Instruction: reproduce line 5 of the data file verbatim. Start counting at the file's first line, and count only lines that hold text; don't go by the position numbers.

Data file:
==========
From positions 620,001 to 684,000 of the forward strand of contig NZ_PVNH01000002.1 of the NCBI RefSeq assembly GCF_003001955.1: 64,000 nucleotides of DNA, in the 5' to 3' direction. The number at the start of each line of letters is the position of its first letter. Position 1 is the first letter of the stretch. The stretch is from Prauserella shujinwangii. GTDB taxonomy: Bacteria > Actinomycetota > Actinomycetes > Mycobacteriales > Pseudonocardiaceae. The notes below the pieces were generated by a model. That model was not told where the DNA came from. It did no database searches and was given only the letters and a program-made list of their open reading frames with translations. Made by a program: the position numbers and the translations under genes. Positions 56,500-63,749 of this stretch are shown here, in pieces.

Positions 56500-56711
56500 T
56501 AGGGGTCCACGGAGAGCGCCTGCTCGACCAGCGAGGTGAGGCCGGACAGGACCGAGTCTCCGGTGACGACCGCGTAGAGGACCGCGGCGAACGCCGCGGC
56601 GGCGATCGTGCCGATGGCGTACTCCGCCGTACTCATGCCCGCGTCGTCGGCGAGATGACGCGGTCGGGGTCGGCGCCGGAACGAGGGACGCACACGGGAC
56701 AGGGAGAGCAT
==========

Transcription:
56601 GGCGATCGTGCCGATGGCGTACTCCGCCGTACTCATGCCCGCGTCGTCGGCGAGATGACGCGGTCGGGGTCGGCGCCGGAACGAGGGACGCACACGGGAC